Recently, I stumbled upon the video clipping of Stephen Spielberg’s movie The Post…the world knows; Meryl Streep broke her own Oscar record. The actress received her 21st Academy Award nomination, in the best actress category, for her performance as Katherine Graham in the legendary movie ‘The Post’.
The movie depicts Katharine Graham’s - the accidental CEO of the Washington Post - historic and risky legal battle to publish the Pentagon Papers.
How the publication of a set of secret government documents changed American history forever…here is what the trailblazer was like in real life…
In June 1971, the New York Times began to publish classified defense department documents-an unprecedented editorial courage. Most commonly known as the Pentagon Papers. They were a secret account of America's serious involvement in the Vietnam War for almost three decades starting 1955 when Catholic nationalist Ngo Dinh emerged as the leader of South Vietnam, with US backing.
The Times ran these stories for two days until the Nixon administration stepped in to block the paper through temporary court order. In fact, it was for the first time in American history, the Government sought barring a newspaper from publishing a news article not so favorable to them.
Katharine Graham and her team wrestled with the decision to pick up where the Times left off. She knew well that at stake was an expensive legal battle, as well as several of the company's lucrative television licenses, if convicted under espionage laws.
In spite of getting several threats, she did not flinch. To the surprise of everyone, she moved forward and never looked back…she kept the nation's interest as top priority of her newspaper.
Eventually, The Washington Post published the gripping story behind the 1971 infamous Pentagon Papers leak, which revealed a massive US government cover-up…spanning four presidents and three decades - a decision about which Graham had a final say. Frightened and tense, she (Graham) took a big gulp and said, “Go ahead, go ahead, and go ahead. Let us go. Let us publish.”
They revealed to the public the workings of the US government that led to the Vietnam War (November 1955 – April 1995) which resulted in heavy casualties to Vietnamese civilians and the US combat forces.
Just a few hours after that first story broke, the Washington Post was asked to stop printing classified information by the Attorney General's office. Alongside the New York Times, Graham, with her unwavering resolve, fought the case all the way to the Supreme Court—and finally to win!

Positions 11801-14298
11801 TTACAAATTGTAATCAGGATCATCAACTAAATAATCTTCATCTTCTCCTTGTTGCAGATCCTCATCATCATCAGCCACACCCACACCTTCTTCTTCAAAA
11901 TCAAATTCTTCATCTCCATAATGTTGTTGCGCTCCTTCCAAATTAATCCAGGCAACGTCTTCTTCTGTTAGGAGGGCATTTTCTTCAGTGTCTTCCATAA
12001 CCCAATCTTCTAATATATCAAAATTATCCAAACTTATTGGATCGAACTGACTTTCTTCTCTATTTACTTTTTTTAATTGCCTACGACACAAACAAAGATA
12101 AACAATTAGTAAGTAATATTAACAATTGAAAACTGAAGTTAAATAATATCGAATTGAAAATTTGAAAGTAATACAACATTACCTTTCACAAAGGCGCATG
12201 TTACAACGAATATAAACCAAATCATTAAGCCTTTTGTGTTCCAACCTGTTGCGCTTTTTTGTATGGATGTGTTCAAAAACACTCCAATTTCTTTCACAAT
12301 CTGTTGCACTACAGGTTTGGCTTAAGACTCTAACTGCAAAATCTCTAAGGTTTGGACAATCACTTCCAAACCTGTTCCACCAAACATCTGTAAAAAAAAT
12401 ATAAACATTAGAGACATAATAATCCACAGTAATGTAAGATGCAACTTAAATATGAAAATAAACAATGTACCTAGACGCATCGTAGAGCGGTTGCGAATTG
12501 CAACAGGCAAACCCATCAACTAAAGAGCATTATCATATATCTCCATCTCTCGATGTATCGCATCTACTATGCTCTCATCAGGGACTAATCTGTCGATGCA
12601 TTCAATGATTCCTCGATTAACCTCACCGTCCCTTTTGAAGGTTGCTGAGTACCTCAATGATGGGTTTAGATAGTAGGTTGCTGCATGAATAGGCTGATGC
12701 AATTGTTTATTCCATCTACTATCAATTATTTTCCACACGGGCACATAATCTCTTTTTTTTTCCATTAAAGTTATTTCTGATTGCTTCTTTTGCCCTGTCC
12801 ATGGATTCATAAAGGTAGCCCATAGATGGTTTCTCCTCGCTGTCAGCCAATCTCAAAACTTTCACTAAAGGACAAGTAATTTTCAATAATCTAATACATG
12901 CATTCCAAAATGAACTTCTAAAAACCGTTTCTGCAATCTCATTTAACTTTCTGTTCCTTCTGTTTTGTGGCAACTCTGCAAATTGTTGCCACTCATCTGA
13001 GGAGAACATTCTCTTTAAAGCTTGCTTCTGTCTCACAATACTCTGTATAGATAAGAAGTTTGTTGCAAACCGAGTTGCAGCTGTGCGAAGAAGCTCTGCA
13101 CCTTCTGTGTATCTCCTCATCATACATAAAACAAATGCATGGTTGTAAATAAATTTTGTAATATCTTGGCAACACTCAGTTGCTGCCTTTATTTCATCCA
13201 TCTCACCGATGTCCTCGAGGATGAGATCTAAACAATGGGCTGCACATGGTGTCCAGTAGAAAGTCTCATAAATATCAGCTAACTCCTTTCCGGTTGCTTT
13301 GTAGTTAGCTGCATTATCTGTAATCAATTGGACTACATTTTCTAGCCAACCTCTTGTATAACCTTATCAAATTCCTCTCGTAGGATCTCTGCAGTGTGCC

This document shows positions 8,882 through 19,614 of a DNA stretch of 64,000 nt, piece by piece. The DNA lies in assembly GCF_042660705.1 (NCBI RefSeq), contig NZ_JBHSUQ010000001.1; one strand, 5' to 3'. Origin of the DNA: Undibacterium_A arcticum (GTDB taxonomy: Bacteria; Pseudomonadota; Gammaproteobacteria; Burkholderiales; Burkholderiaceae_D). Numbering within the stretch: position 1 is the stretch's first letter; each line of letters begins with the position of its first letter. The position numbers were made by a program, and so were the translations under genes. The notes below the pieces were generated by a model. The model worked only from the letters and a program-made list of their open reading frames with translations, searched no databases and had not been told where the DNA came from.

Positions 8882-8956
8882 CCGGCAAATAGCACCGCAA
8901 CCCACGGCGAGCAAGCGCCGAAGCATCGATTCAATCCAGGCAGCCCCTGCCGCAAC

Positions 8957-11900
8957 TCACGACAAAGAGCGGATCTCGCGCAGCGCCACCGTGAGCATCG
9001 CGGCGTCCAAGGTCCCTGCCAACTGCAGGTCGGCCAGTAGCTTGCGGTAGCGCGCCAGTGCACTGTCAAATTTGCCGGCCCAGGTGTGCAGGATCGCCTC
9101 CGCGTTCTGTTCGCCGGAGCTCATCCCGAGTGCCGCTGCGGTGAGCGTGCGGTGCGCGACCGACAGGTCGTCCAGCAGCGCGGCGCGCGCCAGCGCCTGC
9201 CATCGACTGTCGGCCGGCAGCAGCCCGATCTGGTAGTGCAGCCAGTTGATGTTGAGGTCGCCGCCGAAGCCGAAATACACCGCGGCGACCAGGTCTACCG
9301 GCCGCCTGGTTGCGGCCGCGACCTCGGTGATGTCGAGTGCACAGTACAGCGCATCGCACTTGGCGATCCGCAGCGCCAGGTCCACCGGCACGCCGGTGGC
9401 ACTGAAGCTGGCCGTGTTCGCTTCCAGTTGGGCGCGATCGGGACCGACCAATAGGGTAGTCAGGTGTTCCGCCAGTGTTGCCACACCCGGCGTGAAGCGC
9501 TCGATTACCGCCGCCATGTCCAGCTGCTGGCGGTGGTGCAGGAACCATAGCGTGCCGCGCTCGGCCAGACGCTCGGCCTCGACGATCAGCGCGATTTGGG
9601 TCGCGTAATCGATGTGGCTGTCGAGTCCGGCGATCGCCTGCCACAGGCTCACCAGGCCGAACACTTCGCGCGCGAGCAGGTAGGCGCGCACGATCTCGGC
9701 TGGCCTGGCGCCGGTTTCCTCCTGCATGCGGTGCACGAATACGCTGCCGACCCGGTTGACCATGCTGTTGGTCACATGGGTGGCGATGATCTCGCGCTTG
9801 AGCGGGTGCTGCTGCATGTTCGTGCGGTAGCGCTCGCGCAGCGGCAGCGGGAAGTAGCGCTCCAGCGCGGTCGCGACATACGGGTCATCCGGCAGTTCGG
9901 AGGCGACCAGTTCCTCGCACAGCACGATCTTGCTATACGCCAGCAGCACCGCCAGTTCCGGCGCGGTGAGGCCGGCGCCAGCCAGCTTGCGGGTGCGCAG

Now, let us change the gear and refer to ‘Good to Great’ by Jim Collins and read about the Level 5 Leadership keeping in view the role of Katharine Graham in making Pentagon secrets public in the interest of America and the citizens.
Jim Collins has said the following to explain Level 5 Leadership –
Level 5 leaders build enduring greatness through a paradoxical blend of ‘personal humility and professional will’. Further, they are ambitious, to be sure, but first and foremost for the company and not for themselves.
Let us read the story of Katharine Graham…in the context of Level 5 Leadership…
Katherine Graham never expected to be heading The Washington Post, though she was born into the family that owned the paper. In June of 1933, when Graham was 16, her father, Eugene Meyer, bought the Washington Post at an auction. Later her husband, Philip Graham, took over the Post when Meyer stepped away.
Quite unfortunately, Phil Graham's tenure as the Post's publisher came to an end in 1963 when he committed suicide. Traumatized and shaken by her husband's death and unsure of her capability as a stay-home mother to run the Washington Post, Katherine Graham had a difficult decision to make – to sell the newspaper or run it herself.
Also there were rumors all over Washington that Katherine Graham would sell the newspaper. But deep down, she wanted to run it.
Without losing the sight of long term purpose, she informed the board that the company will not be sold and she will take the stewardship. Soon, she turned into a publisher, chairman of Washington Post and eventually, the first female CEO of a Fortune 500 company in America. Under her tenure, the company grew, prospered and went public... and also earned the investment of Warren Buffett.
The editorial world knows that Katherine Graham never credited herself much with the success of the newspaper...her humility was well known. But of course, she did choose something extraordinary…that is ‘courage’ to lead with a purpose.
Courage, it is said, is not the absence of fear, but the ability to act in its presence. By that definition, said Jim Collins, “Katharine Graham may be the most courageous CEO on the list of Level 5 Leadership.”
In 1970, her son Donald succeeded her and she remained the chairperson of the board until 1993.
Within a one year of the reporting of the Watergate story, a burglary and illegal wiretapping at a Washington DC Headquarters of the Democratic National Committee at the Watergate complex in June 1972 grew into a wide-ranging political scandal.
The Washington post published an article on this scandal which was written by relatively undistinguished young reporters. And finally, it culminated in the resignation of President Richard Nixon in 1974.
Katherine Graham, after taking over as a CEO, had laid the foundation and ingrained corporate values in the new Washington Post in 1971 by showing her resolve to bring the truth to the public…to keep America transparent!
The good news is that “Level 5 leaders exist all around us, if we just know what to look for, and that many people have the potential to evolve into Level 5.” Said Jim Collins in the concluding part of his book ‘Good to Great”.